Only Space Documents are supported for the event template. You can still write POJOs to the space, but the @EventTemplate used for taking objects from the space must be a SpaceDocument.

Attribute Mapping

By default when serializing object/document properties to column values, the following serialization logic is applied:

  • If the type of the value to be serialized matches a primitive type in Cassandra it will be serialized as defined by the Cassandra primitive type serialization protocol.
  • Otherwise, the value will be serialized using standard java Object serialization mechanism.

Lets look at an example how the default attribute mapping works. We have Audit Records we want to persist in Cassandra:

package xap.tutorial.audit.model;

import com.gigaspaces.document.SpaceDocument;

public class AuditRecord extends SpaceDocument {

    private static final String TYPE_NAME = "AuditRecord";
    private static final String ID = "id";
    private static final String TIMESTAMP = "timeStamp";
    private static final String USERNAME = "userName";
    private static final String APPLICATION = "application";
    private static final String CONTENT = "content";

    public AuditRecord() {
        super(TYPE_NAME);
    }

    public Long getId() {
        return super.getProperty(ID);
    }

    public void setId(Long id) {
        super.setProperty(ID, id);
    }

    public Long getTimeStamp() {
        return super.getProperty(TIMESTAMP);
    }

    public void setTimeStamp(Long timeStamp) {
        super.setProperty(TIMESTAMP, timeStamp);
    }

    public String getApplication() {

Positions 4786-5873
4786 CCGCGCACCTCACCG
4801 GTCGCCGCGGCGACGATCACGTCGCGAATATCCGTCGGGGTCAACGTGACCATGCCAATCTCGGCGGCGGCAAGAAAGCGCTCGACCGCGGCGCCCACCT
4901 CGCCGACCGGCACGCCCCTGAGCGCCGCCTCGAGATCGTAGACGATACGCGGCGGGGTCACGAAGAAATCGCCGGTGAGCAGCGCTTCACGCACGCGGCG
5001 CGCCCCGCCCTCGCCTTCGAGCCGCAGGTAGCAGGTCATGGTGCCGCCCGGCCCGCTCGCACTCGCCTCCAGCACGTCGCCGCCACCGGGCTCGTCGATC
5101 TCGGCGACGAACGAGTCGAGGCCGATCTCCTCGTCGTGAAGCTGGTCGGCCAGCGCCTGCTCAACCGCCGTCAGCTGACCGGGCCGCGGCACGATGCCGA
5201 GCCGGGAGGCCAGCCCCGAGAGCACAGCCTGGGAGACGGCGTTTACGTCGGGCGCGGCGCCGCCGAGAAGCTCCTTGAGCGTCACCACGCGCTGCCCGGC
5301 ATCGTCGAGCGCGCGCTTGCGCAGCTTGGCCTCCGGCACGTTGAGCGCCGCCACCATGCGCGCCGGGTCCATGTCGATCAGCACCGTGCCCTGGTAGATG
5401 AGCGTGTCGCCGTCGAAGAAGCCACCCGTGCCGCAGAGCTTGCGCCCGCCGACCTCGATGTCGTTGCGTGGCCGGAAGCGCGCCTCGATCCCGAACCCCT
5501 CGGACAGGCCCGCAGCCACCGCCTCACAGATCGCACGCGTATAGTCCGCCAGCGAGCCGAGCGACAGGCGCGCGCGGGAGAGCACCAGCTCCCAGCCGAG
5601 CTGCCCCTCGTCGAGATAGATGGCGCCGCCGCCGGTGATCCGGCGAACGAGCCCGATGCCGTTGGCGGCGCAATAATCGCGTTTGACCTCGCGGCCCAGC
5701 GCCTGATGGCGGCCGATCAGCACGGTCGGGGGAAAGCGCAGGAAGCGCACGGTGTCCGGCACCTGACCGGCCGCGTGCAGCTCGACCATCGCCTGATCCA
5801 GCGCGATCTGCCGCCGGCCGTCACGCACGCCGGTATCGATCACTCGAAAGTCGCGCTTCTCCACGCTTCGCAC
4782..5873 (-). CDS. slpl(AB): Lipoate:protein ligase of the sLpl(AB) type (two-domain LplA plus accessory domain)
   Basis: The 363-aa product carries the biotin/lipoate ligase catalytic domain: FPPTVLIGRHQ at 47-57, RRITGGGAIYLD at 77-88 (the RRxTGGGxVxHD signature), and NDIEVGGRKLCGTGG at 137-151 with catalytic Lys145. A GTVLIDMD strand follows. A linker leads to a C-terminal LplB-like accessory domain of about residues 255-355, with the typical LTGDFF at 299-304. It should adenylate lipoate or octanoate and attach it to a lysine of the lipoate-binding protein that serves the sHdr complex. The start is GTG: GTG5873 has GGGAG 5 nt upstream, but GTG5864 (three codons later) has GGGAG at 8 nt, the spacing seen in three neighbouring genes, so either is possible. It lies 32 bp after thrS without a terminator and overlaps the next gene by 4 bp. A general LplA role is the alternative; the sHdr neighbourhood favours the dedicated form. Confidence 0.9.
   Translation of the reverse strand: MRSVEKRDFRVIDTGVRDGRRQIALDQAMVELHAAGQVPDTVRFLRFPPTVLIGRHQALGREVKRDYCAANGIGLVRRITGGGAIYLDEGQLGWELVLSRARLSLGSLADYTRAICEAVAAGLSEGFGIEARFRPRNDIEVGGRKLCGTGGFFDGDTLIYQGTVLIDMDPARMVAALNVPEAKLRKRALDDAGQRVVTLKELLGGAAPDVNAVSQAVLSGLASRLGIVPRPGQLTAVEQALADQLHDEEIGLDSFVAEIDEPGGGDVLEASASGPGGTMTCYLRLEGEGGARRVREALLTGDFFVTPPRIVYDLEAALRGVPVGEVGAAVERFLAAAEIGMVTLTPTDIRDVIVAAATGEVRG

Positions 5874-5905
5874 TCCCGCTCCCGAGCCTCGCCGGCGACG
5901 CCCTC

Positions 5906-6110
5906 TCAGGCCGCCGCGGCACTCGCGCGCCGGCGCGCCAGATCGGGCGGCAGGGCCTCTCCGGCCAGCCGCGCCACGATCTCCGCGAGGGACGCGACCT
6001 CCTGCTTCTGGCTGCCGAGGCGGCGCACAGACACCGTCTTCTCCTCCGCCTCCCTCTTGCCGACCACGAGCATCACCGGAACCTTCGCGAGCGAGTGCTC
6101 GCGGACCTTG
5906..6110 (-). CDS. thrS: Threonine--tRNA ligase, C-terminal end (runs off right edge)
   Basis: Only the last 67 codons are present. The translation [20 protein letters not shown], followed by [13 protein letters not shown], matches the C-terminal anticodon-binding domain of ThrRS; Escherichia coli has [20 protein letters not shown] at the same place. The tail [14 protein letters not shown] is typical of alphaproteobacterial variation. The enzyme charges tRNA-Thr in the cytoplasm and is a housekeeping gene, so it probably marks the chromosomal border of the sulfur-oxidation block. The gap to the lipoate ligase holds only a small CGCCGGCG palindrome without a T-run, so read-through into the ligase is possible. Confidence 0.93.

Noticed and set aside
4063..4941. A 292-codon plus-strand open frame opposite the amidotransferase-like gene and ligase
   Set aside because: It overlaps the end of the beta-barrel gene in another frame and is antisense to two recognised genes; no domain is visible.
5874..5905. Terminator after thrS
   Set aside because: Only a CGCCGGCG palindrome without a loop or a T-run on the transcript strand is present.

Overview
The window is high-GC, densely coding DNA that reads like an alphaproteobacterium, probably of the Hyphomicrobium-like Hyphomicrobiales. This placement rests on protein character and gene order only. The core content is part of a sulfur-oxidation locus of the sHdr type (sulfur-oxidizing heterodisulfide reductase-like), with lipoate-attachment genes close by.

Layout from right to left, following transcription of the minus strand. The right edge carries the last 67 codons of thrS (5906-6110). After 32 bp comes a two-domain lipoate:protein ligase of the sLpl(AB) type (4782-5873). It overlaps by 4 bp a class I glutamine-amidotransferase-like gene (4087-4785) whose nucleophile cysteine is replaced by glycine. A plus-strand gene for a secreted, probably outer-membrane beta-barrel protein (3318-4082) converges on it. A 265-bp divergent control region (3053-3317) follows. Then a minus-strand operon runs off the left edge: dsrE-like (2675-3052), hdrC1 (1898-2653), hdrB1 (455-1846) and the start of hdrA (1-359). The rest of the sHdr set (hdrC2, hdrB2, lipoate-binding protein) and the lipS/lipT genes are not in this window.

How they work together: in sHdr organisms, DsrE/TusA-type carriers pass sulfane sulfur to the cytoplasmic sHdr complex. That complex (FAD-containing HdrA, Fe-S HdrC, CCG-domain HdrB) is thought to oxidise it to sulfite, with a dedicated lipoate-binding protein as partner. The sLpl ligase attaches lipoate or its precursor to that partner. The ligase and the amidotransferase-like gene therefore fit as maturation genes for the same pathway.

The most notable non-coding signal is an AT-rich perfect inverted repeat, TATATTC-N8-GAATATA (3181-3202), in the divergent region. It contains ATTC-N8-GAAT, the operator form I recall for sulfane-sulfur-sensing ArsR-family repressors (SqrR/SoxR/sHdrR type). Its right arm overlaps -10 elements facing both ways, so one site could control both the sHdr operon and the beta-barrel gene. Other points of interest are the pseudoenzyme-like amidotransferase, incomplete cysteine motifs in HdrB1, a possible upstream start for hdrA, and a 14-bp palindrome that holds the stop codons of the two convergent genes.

return super.getProperty(APPLICATION);
    }

    public void setApplication(String application) {
        super.setProperty(APPLICATION, application);
    }

    public String getAuditContent() {
        return super.getProperty(CONTENT);
    }

    public void setAuditContent(String auditContent) {
        super.setProperty(CONTENT, auditContent);
    }

    public String getUserName() {
        return super.getProperty(USERNAME);
    }

    public void setUserName(String userName) {
        super.setProperty(USERNAME, userName);
    }

}

When one of these objects is persisted in Cassandra, the following default column mapping is performed:

Property Column Name (and type)
auditRecord.id (row key) (type: Long)
auditRecord.timeStamp timeStamp (type: Long)
auditRecord.application application (type: UTF8)
auditRecord.auditContent auditContent(type: UTF8)
auditRecord.userName userName (type: UTF8)

The attributes will be mapped to the AuditRecord column family in Cassandra. Notice that the embedded class User was flattened and its properties are flattened as columns.

It is possible to override this default behavior by providing a custom implementation.

Learn more

Deploying an example

There is a fully working example on GitHub. You can download, build and execute it. Here are the steps how you would deploy it and inspect XAP and Cassandra using the OpsCenter.

Try it out

Write your own Archive Container

You can implement your own Archive Container to use your NoSQL backend or RDBMS for storing your information. Your class just needs to implement the ArchiveOperationHandler interface.

Space Persistency

The XAP Mirror Service provides reliable asynchronous persistency. This allows you to asynchronously delegate the operations conducted with the In-Memory-Data-Grid (IMDG) into a backend database, significantly reducing the performance overhead. XAP comes with built in implementations of Space Data Source and Space Synchronization Endpoint for Cassandra, called CassandraSpaceDataSource and CassandraSpaceSynchronizationEndpoint, respectively.

Mongo Integration

XAP provides out of the box support for the MongoDB.

Learn more